ABSTRACT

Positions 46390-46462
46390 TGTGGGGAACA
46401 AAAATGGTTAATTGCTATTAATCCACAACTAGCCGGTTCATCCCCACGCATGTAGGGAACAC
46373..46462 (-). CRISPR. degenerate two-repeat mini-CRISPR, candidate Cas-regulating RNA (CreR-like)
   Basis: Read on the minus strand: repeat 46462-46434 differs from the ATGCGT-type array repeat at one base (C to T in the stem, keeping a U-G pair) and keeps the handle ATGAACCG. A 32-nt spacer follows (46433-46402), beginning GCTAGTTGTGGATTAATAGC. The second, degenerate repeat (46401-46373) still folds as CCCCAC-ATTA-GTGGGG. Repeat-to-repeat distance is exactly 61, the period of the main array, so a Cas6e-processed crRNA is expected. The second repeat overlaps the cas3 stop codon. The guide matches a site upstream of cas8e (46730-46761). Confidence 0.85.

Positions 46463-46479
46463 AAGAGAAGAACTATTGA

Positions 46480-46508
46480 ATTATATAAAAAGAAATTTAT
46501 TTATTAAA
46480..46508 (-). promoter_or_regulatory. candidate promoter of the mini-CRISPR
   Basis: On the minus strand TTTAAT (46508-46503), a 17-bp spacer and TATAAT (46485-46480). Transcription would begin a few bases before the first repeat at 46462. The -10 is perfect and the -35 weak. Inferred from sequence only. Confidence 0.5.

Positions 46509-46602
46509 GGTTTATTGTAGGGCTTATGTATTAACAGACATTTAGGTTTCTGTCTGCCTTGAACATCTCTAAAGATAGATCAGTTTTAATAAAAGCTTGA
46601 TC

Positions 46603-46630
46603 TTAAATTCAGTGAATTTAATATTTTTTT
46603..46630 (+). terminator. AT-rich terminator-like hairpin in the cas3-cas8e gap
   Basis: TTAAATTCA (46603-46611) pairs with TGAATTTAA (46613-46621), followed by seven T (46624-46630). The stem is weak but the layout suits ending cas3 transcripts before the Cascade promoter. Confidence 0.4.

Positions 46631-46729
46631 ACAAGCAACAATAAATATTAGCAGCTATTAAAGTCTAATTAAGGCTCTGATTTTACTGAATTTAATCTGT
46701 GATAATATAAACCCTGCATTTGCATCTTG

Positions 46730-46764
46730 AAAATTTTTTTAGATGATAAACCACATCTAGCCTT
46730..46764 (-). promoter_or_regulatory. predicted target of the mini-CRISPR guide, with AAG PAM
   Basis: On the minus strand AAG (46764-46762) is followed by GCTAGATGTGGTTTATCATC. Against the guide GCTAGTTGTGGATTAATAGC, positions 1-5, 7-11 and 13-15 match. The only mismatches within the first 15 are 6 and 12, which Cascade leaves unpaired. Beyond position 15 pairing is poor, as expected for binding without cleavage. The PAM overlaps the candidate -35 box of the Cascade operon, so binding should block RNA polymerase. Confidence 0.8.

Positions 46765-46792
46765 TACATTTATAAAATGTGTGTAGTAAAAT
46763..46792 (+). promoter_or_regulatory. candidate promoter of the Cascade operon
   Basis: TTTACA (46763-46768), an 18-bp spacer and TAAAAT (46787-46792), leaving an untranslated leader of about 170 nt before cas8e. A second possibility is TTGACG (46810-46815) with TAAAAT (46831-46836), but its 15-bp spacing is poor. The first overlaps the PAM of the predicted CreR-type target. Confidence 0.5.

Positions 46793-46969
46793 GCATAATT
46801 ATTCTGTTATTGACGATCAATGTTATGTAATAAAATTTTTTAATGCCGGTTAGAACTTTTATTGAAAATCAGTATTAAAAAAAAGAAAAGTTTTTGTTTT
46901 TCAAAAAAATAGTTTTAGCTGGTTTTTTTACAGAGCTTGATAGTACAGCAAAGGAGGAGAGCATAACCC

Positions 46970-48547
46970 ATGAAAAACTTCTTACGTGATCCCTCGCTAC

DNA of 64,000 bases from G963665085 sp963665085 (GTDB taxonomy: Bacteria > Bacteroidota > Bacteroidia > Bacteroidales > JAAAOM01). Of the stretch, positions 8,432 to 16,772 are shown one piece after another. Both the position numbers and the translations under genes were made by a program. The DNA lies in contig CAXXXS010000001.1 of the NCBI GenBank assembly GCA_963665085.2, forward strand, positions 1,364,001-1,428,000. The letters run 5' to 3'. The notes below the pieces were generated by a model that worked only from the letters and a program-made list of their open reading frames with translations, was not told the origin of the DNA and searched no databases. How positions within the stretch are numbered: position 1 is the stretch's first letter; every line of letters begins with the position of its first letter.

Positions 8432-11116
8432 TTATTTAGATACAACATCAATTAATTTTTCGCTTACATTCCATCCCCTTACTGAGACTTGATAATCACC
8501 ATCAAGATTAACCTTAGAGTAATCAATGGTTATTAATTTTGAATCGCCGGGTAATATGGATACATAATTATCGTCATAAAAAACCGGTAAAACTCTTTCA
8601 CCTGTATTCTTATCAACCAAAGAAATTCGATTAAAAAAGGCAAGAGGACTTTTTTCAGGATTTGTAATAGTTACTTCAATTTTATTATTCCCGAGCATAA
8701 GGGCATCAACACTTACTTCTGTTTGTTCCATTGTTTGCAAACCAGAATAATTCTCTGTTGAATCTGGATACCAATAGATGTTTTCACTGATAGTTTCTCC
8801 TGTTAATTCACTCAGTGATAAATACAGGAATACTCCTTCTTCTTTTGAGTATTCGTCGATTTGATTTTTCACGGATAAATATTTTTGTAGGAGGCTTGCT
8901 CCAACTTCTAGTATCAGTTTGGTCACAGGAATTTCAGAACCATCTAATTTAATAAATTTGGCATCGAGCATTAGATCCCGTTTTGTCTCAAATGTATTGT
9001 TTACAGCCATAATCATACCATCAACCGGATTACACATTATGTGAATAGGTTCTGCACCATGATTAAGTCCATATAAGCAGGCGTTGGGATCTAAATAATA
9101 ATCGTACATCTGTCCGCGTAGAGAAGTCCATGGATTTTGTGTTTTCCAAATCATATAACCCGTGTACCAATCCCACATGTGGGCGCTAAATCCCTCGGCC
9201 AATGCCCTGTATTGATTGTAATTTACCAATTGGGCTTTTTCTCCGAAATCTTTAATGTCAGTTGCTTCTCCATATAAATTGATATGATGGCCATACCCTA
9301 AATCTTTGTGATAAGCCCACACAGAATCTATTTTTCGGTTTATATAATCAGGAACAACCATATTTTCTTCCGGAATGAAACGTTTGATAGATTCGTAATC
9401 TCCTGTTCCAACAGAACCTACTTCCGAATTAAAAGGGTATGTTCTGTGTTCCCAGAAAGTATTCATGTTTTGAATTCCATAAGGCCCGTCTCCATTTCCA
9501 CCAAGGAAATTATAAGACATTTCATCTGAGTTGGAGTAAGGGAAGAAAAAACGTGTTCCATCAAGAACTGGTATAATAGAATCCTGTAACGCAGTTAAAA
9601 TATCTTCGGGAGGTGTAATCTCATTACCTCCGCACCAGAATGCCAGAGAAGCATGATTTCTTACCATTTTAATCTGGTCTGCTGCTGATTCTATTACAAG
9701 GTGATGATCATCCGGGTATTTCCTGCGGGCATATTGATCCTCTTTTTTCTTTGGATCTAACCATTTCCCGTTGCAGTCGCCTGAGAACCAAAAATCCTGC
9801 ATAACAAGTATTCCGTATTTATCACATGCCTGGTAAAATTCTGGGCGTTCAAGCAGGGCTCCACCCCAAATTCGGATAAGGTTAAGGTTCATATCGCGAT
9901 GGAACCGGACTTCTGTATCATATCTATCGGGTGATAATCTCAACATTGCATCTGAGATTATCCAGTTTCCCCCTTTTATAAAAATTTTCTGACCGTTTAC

REDD+ (reducing emissions from deforestation and degradation and enhancing carbon stocks) raises significant challenges to the recognition of forest people’s rights. The challenges neither pose a uniform threat to forest people’s rights, nor merely afford new opportunities for rights recognition. The chapters in this book addressing REDD+ reflect this openness, even though most authors express skepticism. In Chapter 2, Sunderlin notes that REDD+ may work in support of the transfer of tenure rights to forest people, or may expose people to new competition for the rights they already hold. In Chapter 5, Ribot and Larson warn that REDD+ may exacerbate forest people’s political exclusion, although they recognize that it may open up new avenues for including forest people in democratic decision-making. MacKay, in Chapter 3, points out that REDD+ may remove some of indigenous peoples’ legal gains over the past two decades, yet may also offer forest people new forums for the recognition of their particular identities, histories, and visions.